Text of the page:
Rep Stage begins its 25th theater season

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Robert Friedman

Rep Stage presented the play American Hero during its 2016-17 season. The new season starts with Wendy Wasserstein’s Pulitzer Prize-winning play The Heidi Chronicles on Sept. 6.
Photo courtesy of Rep Stage

Rep Stage, the professional regional theater at Howard County Community College, will mark its 25th anniversary season with three award-winning contemporary American plays —The Heidi Chronicles by Wendy Wasserstein, Lady Day at Emerson’s Bar and Grill by Lanie Robertson, and True West by Sam Shepard — along with a world premiere about two eccentric sisters from Baltimore. 

The premiere, All She Must Possess, is by Baltimore playwright Susan McCully, who teaches at the University of Maryland Baltimore Campus. The play traces the strange-but-true lives of the Cone Sisters, two art collectors who happened to help discover such onetime struggling painters as Henri Matisse and Pablo Picasso.

Rep Stage is the only Equity-associated professional theater in the country that is part of a community college. Equity refers to the Actors’ Equity Association, an American labor union that represents more than 50,000 actors and stage managers nationwide.

While not connected to the college’s theater department, Rep Stage occasionally casts students in its productions and uses them for other work. The nonprofit company has the use of the Horowitz Center theaters on the HCC campus in Columbia.

A 25th season anniversary event for Rep Stage donors was held last spring, and discussions are underway for a larger event to celebrate the special year.

Opening act

The season opens Sept. 6 with Wasserman’s 1988 Tony Award- and Pulitzer Prize-winning comedy about the coming-of-age of art historian Heidi Holland. The play soon became a feminist classic.

Rep Stage Artistic Director Joseph Ritsch said that, after reacquainting himself with the play, he was “surprised how current the themes still are.” It raises questions about the position of women in the world that still have not been answered, he said.

The Heidi Chronicles, directed by Jenna Duncan, will run through Sept. 24 in the Studio Theatre at HCC.

Lady Day at Emerson’s Bar and Grill, which imagines one of the final performances of jazz icon Billie Holiday four months before her death in 1959, will run from Nov. 1 to 19, also at the Studio Theater at HCC.

The 90-minute one-act play was written in 1986, then recently revived with Audra McDonald, who won her sixth Tony award for her performance.

The play features performances of more than a dozen Holiday classics, such as “God Bless the Child,” “Strange Fruit” and “My Man.” Between the songs, the singer reminisces about her hard-knock life.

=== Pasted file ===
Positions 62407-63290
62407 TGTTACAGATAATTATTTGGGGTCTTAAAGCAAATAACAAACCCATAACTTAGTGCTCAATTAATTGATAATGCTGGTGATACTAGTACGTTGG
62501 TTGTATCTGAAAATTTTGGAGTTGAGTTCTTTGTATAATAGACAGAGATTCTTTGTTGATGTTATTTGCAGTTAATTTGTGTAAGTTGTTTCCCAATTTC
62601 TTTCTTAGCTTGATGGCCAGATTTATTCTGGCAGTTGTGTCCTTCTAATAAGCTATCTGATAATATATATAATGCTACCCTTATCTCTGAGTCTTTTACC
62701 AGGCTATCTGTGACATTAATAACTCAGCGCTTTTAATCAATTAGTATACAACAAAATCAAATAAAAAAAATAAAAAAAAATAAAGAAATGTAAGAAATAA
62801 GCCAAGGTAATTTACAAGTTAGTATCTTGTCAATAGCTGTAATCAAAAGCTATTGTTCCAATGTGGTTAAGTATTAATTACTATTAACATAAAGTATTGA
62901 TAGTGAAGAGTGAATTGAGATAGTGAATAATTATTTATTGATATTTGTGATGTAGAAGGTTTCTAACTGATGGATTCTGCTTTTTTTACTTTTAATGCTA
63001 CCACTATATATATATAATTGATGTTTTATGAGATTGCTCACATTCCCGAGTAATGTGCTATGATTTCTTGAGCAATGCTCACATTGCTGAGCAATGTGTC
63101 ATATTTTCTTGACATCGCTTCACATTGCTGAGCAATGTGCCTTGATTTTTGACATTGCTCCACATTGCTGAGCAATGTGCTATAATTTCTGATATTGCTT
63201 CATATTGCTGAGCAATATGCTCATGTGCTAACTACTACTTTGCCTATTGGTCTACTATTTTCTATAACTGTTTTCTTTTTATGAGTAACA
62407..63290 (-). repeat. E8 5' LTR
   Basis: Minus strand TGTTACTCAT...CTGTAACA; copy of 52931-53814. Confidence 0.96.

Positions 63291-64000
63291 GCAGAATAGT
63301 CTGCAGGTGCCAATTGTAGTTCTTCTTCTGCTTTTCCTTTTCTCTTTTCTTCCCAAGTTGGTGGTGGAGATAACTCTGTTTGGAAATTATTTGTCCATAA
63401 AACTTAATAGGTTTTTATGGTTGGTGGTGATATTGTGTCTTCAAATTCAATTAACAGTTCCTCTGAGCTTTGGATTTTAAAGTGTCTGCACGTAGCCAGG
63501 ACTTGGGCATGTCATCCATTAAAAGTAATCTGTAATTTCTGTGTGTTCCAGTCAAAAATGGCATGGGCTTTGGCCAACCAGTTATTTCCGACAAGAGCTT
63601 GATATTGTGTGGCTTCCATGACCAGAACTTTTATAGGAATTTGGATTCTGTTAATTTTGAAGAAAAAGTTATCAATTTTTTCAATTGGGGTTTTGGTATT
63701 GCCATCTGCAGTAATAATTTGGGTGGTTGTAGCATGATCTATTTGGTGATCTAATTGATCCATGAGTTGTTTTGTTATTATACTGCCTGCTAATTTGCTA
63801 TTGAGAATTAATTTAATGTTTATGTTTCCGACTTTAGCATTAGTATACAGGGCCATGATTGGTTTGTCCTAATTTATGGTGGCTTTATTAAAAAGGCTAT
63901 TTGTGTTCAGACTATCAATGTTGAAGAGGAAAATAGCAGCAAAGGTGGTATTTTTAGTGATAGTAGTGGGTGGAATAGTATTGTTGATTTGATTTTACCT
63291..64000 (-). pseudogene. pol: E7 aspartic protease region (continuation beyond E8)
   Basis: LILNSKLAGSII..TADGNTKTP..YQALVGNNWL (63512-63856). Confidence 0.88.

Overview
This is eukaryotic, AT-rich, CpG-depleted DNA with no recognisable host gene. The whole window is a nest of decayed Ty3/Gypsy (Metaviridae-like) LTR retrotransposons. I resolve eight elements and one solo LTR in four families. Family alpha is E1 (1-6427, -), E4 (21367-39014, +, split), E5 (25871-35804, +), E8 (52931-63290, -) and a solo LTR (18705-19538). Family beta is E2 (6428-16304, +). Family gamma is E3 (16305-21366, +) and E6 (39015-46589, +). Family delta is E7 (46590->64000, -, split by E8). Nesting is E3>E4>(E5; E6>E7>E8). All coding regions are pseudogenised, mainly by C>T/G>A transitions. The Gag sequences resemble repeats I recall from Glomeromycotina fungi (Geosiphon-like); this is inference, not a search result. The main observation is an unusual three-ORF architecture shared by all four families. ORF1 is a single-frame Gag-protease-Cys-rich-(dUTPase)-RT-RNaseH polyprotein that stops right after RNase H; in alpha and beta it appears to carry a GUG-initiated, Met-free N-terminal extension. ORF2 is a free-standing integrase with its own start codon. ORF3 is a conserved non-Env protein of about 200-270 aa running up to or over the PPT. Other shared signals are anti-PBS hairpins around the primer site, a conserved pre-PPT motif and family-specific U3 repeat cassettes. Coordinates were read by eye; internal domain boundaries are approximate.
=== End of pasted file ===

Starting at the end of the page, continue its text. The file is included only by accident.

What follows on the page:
While the play itself did not receive the accolades that went to MacDonald for her performance, Ritsch said Holiday’s monologues in the play are “beautiful and heart-breaking. She talks about race and politics in a sensitive and important way.”

The play will be directed by Danielle Drakes, with musical direction by Cedric D. Lyles.

World premiere in February 

All She May Possess, which will have its world premiere Feb. 7, 2018 and run through Feb. 15, looks at the lives of Claribel and Etta Cone (née Kahn) — upper-class daughters of German-Jewish refugees, whose turn-of-the-19th century adventures in collecting “modern” art bemused and amused their supposed peers.

Ritsch, who will direct the work, noted that several great Matisse paintings at the Baltimore Museum of Art were donated by Etta, who reportedly was a lover of writer and fellow art collector Gertrude Stein, before Alice B. Toklas came on the scene.

Among the characters in the play, besides the Cone sisters, are Stein, Toklas, Matisse, and the artist’s famous Blue Nude, who steps out of the canvas for a short performance.

The regional theater’s 25th season will end with a production, April 25 to May 13, 2018, of True West by the recently deceased playwright and movie actor Sam Shepard. The 1983 play has reached the designation of “true contemporary American classic,” according to Ritsch.

True West is about the sibling rivalry of two brothers who turn out to be not as different as they, and the audience, believe themselves to be. Ritsch described the work as both “heavy drama and very, very funny.”

It has also been called by critics “opaque,” “terrifying,” “surrealistic” and “naturalistic”— all part of Shepard’s contradictory genius. “You think you are watching one thing, while at the same time he’s presenting another,” according to the San Francisco Chronicle.

True West will be directed by Vincent Lancisi, artistic director of Baltimore’s Everyman Theater.

Ritsch, 48, has been artist director at Rep Stage going on five years. He said he chose the four plays “to honor the Howard County regional theater’s tradition of presenting contemporary American classics and new works.”

Tickets to all plays are $40 for adults, $35 for those age 60+, and $15 for HCC students. However, Thursday tickets are just $10 for everyone. For more information, such as show times, or to buy tickets online, go to www.repstage.org or call the box office at (443) 518-1500.